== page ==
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Fiat 500 hire in Italy: here’s why it’s a good idea

Red Fiat 500 in small town

Cute as a button, tiny but comfortable, easy to maneuver, Instagram-worthy: these are only a couple of reasons why we chose this car for all the Puglia road trips we offer. The main reason being that there’s no other Italian car as iconic as the Fiat 500.

Cherished and remembered fondly by many, in Italy, the Fiat 500 is not only a fundamental part of the history of this country, but it’s also part of the history of many families.

This is the car our grandparents would drive to reach their destination on vacation and many Italians still have black and white family photos where it makes an appearance.

That’s exactly why we wanted our travelers to drive this car so that they too could feel like a local.

“What about Ferraris or Maseratis?” we can hear you say. Sure, they’re iconic and Italian, but not the most practical for the twisting roads and cramped city streets of Puglia, which is why the Fiat 500 is unbeatable for a road trip across this Italian region.

Have we piqued your interest? Then read on if you want to know more about this iconic car and what makes it a special addition to your Italian road trip.

How the myth of the Fiat 500 began

Not many are aware of this, but when the Fiat 500 was launched on the market there already was a similar model available, the Fiat 600. It was longer, more spacious and with a more powerful engine. Italians, however, needed a car that wouldn’t require a lot of petrol. The Suez Crisis in the 1950s meant that petrol cost quite a lot and the emerging middle class, who could afford to buy a car, wasn’t then able to upkeep it.

Necessity is the mother of invention and the Fiat 500 is an amazing example of ingenuity. Though the car was built for pennies, Fiat decided that its owners shouldn’t have to suffer for the pleasure.

A lot of people thought the execs at Fiat to be stupid for releasing such a similar model. Well, they were proven wrong, weren’t they?  

The Fiat 500 was a clever car. The factory needed not to spend a fortune on steel, which was very expensive then. That’s why the engineers opted for the now famous sinuous shape. Moreover, the Fiat 500 was released with a sunroof, which sounds glamorous, but came about to save on metal by replacing the car’s roof with a simple waterproof fabric.    

For these reasons, the designers at Fiat repurposed the original Fiat 600 design to fit a smaller car and that’s how the Fiat 500 was born.

The first version of the car only had a bench as the rear seat, a 13 CV engine and quite understandably, it was a flop.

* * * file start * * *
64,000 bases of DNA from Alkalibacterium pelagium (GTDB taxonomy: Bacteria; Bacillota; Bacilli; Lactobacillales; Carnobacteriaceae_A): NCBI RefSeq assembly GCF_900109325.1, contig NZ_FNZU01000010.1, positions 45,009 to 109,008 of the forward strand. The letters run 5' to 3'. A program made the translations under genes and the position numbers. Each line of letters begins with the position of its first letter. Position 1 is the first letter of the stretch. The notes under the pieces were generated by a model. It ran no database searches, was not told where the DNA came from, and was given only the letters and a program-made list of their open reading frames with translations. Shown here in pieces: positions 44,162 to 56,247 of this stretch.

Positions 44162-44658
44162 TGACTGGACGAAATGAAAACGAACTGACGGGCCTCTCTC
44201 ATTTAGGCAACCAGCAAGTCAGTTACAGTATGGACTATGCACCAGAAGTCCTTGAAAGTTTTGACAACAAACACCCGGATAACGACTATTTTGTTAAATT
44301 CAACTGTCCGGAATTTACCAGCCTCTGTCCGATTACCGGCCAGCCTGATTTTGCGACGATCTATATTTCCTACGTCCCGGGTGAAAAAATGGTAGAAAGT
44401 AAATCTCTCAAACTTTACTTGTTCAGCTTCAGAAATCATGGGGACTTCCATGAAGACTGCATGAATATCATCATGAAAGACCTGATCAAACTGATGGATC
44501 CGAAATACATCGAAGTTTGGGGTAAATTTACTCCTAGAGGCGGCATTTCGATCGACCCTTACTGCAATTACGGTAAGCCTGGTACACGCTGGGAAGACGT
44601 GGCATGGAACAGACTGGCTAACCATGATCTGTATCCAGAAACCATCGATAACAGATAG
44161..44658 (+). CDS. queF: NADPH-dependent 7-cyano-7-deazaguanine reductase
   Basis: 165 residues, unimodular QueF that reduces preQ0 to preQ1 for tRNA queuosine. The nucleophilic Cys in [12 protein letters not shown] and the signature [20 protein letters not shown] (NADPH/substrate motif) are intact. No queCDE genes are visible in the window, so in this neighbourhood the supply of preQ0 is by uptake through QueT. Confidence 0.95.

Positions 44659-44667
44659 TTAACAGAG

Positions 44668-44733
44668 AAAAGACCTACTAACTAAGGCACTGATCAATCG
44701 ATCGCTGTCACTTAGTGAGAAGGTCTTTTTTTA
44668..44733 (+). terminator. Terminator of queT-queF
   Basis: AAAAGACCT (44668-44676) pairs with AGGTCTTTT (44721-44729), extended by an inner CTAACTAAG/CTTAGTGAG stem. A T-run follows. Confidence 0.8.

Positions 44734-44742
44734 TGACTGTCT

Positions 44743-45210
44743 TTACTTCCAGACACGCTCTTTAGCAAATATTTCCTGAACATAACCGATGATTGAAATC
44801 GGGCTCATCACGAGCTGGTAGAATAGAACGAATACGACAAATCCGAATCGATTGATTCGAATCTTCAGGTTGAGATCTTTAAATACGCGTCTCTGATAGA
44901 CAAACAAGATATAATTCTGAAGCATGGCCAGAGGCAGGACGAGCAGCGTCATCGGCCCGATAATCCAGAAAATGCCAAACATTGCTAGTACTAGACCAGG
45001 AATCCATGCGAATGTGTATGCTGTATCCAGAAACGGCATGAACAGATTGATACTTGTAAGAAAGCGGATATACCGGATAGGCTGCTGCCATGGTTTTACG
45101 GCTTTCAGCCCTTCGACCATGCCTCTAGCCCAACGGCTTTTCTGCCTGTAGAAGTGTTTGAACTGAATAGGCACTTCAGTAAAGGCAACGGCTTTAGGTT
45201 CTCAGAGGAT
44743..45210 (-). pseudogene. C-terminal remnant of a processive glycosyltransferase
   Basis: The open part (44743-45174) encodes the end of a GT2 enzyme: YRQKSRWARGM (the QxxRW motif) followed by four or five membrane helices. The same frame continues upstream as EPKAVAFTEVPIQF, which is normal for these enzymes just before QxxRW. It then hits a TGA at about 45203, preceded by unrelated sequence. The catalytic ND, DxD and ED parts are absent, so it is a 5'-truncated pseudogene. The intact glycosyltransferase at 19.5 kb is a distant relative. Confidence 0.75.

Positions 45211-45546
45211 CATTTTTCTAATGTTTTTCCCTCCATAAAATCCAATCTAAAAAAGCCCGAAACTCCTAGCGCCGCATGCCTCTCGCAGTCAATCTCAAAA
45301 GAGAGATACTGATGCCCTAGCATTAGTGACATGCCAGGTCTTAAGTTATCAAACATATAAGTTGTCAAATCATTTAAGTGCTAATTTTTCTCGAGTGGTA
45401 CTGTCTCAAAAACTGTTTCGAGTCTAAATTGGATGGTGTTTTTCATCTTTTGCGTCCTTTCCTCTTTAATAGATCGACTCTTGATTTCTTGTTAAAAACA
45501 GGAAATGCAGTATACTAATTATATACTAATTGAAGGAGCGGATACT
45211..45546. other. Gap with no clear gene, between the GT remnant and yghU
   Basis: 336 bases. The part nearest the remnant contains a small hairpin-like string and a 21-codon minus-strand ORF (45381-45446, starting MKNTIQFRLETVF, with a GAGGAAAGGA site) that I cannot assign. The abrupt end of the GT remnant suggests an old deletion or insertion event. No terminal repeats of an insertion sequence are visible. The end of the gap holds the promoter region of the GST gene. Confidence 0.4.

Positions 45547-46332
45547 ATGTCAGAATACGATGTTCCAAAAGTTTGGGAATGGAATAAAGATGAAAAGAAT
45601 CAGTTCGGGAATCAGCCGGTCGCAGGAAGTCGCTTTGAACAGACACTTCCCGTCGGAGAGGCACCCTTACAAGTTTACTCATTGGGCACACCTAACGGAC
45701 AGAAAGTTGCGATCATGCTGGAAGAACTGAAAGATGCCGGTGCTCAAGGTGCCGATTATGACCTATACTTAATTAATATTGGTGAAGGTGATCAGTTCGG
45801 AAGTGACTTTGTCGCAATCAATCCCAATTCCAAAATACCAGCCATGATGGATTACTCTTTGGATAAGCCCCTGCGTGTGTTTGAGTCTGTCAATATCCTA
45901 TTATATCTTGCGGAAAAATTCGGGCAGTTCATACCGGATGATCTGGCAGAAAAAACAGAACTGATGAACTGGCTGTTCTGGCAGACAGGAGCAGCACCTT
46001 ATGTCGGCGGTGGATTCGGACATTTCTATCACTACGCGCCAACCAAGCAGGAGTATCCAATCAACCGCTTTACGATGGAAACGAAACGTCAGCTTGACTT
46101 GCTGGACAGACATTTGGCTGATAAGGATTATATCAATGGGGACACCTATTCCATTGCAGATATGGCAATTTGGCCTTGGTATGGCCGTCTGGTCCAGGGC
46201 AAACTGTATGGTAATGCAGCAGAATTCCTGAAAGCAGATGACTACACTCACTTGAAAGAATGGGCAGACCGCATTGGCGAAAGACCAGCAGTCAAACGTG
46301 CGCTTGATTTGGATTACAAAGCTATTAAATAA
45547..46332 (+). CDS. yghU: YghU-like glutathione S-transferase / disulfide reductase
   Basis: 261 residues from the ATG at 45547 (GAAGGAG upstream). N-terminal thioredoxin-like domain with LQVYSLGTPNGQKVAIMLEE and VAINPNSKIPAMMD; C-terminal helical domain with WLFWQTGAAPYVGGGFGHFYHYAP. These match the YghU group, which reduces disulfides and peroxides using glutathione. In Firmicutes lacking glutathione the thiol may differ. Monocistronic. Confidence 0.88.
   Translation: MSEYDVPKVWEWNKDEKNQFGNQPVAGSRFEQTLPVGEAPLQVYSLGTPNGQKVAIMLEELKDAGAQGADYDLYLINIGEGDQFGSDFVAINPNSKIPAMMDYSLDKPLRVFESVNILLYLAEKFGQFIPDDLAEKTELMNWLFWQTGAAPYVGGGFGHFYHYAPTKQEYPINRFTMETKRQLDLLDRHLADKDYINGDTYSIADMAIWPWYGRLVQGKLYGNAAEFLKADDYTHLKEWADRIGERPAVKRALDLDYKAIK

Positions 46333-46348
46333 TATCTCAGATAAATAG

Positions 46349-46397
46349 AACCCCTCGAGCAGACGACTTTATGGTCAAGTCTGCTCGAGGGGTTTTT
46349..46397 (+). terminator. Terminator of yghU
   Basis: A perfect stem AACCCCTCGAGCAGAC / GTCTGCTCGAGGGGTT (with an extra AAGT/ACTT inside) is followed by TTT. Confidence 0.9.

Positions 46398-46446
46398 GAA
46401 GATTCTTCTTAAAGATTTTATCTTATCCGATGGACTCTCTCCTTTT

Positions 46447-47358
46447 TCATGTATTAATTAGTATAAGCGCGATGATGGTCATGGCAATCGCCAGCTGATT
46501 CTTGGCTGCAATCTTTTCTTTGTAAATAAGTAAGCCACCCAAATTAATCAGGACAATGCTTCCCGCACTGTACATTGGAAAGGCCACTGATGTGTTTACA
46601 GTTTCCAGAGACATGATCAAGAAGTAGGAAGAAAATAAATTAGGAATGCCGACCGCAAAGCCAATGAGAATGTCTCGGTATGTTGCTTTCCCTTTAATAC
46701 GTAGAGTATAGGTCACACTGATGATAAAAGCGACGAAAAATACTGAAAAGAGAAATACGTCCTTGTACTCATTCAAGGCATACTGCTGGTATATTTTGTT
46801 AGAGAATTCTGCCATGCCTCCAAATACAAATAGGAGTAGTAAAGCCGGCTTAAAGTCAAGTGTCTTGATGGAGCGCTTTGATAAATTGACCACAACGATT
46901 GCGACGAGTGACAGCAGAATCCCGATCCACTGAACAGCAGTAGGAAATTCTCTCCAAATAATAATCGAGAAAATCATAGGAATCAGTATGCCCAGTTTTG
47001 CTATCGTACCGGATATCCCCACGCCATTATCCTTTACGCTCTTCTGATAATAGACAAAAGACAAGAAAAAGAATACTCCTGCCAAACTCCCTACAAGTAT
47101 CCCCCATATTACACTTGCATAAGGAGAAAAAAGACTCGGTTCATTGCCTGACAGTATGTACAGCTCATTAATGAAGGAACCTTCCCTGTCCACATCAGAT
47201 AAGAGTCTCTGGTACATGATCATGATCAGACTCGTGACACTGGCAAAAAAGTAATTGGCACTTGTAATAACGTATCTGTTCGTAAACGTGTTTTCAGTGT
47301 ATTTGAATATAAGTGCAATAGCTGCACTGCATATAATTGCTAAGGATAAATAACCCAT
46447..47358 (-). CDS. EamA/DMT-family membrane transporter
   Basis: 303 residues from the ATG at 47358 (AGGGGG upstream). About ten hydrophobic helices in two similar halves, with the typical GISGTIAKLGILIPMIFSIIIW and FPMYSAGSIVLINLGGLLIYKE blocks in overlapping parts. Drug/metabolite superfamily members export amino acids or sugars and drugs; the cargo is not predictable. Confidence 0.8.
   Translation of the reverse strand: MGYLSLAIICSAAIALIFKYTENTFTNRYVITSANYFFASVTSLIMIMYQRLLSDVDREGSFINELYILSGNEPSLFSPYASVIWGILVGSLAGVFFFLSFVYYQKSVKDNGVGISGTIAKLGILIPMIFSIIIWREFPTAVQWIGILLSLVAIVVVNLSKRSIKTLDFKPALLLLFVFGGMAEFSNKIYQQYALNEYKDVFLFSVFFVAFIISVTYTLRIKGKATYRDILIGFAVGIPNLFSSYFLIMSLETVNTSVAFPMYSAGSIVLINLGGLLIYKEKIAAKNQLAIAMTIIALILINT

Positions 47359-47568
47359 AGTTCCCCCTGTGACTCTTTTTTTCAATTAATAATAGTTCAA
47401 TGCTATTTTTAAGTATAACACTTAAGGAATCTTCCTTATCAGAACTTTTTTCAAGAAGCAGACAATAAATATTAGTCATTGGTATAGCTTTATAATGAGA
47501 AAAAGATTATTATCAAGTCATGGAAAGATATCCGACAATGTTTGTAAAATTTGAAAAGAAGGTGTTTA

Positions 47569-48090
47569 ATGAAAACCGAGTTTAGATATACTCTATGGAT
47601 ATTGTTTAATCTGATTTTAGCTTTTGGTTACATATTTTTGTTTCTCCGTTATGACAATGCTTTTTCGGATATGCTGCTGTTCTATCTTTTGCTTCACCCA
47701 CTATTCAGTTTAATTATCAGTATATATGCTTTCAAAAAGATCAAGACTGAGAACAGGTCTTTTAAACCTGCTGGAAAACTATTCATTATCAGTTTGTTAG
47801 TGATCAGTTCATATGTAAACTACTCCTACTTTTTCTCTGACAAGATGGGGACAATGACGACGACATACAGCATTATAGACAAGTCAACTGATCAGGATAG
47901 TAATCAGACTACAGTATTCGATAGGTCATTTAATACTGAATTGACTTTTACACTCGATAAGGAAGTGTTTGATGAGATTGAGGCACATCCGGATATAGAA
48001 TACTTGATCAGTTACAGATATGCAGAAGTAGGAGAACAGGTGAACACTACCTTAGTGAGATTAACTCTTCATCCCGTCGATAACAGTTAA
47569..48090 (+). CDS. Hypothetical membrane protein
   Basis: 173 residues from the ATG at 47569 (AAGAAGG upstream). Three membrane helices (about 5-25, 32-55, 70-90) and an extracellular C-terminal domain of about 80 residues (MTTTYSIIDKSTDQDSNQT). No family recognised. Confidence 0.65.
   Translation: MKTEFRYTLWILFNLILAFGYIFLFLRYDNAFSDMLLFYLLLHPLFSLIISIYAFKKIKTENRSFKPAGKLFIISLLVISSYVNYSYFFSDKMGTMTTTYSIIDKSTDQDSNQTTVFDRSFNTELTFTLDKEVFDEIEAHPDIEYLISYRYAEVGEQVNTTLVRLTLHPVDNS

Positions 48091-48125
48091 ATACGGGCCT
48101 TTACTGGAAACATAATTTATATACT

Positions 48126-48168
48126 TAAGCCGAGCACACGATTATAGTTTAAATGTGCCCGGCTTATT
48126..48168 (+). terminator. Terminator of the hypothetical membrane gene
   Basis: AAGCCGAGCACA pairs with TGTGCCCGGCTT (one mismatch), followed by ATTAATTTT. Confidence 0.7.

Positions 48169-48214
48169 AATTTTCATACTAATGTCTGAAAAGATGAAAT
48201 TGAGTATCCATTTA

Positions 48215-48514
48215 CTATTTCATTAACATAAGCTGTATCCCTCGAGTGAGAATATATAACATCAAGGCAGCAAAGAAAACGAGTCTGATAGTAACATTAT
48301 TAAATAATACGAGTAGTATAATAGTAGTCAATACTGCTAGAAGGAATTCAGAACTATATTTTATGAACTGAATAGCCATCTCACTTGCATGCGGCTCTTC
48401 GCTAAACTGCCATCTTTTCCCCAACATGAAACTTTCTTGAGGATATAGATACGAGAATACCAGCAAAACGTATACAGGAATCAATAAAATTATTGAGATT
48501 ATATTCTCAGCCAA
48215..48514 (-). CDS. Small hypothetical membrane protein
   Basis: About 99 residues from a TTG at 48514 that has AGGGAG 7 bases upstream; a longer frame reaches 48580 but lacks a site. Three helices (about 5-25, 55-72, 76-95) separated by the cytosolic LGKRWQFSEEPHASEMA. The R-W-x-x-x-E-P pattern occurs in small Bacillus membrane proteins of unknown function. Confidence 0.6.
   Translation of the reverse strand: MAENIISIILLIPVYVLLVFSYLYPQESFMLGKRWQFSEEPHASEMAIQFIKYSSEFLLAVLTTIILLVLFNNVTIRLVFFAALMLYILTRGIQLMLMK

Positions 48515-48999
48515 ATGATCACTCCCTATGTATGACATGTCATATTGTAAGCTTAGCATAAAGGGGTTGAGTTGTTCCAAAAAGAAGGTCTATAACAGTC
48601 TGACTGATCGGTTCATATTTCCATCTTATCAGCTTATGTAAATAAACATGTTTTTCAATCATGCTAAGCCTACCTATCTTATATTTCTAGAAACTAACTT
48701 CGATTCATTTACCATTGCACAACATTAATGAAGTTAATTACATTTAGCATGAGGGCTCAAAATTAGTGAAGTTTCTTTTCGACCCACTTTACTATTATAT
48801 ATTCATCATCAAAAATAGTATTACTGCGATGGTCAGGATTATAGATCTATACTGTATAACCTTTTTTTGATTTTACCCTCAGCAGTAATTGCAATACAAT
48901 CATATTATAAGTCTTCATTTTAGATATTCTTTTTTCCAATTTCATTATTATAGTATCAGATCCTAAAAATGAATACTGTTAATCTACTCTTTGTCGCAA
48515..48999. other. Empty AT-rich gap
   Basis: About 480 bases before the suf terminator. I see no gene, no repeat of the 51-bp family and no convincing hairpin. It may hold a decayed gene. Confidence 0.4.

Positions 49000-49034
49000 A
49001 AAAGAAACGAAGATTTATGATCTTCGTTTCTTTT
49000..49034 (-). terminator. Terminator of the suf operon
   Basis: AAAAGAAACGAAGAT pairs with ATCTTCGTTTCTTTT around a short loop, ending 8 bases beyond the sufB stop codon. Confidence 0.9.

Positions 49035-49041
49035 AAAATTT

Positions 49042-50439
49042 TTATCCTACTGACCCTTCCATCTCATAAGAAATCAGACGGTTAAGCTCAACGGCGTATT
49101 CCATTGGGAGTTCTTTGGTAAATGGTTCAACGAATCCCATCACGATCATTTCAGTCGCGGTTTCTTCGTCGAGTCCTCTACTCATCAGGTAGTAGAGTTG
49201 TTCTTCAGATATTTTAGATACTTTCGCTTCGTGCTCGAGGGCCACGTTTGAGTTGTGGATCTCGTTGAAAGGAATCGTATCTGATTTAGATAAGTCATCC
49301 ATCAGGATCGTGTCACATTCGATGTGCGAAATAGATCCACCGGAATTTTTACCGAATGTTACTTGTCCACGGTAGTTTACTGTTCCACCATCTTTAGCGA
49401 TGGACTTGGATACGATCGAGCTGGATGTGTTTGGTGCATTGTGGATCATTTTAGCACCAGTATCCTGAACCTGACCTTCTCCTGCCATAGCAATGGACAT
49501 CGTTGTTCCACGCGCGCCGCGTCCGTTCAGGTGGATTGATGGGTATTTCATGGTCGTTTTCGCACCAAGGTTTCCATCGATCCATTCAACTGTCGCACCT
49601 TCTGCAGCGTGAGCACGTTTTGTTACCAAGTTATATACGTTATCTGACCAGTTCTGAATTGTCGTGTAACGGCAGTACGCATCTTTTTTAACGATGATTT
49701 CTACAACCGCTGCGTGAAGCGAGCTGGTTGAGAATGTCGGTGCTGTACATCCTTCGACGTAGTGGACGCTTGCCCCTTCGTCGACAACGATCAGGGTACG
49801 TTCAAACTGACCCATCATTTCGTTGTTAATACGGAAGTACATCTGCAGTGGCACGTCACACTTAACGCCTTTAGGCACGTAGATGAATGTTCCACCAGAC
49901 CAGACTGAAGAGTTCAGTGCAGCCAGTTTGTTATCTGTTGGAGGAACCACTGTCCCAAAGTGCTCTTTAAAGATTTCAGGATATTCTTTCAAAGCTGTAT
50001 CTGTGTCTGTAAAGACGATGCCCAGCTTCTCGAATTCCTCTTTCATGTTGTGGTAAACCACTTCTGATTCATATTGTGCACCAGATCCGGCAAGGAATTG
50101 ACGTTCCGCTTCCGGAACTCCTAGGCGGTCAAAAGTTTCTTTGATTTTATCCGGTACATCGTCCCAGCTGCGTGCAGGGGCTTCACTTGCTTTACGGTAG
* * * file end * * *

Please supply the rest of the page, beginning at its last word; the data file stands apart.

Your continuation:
Back to the drawing board, the engineers improved the initial design and released a new version, which cost 490.000 Lire (€217 in today’s money!). Just to put it into context, half a million Lire represented almost ten times the salary of a worker and six times the salary of a civil servant.

The year is 1957 and the rest is history.

Up until the Seventies, if you were walking down the street in Italy, you’d see Fiat 500 everywhere. There were those who bought it because they couldn’t afford anything else, and there were those who bought it because they could afford anything.

People just couldn’t get enough of this four-wheel equivalent of a Vespa scooter, it was a technical marvel but it also had something else: charisma.

Throughout the years, over 60 variants have been created and fans of this car include Formula 1 veterans such as Gordon Murray (the head designer at McLaren) and Ferrari pilot Michael Schumacher.

Driving an icon

From the street to the screen: it is said that this amazing car appeared more than 2,512 times in movies and TV series.

Famous examples include Disney’s “Cars” as well as the James Bond movie “Spectre”, but curiously, the Fiat 500 was featured in the cartoon Dragonball and Lupin too. The sequel to “Zoolander” also has a scene with this car.

A new era

In 1975, Fiat stopped producing the Cinquecento only to resume in 2007, regularly launching new models since then. Safer, more comfortable and hi-tech, these new versions, like the Fiat 500 POP, Cabrio Riva, X and L retain the retro vibe that made this vehicle famous.

These are also the ones we rent out on our self-drive road trips to Puglia.

To this day, the appreciation for the Fiat 500 doesn’t seem to stop, with millions of people across the world driving this tiny but mighty car.

 

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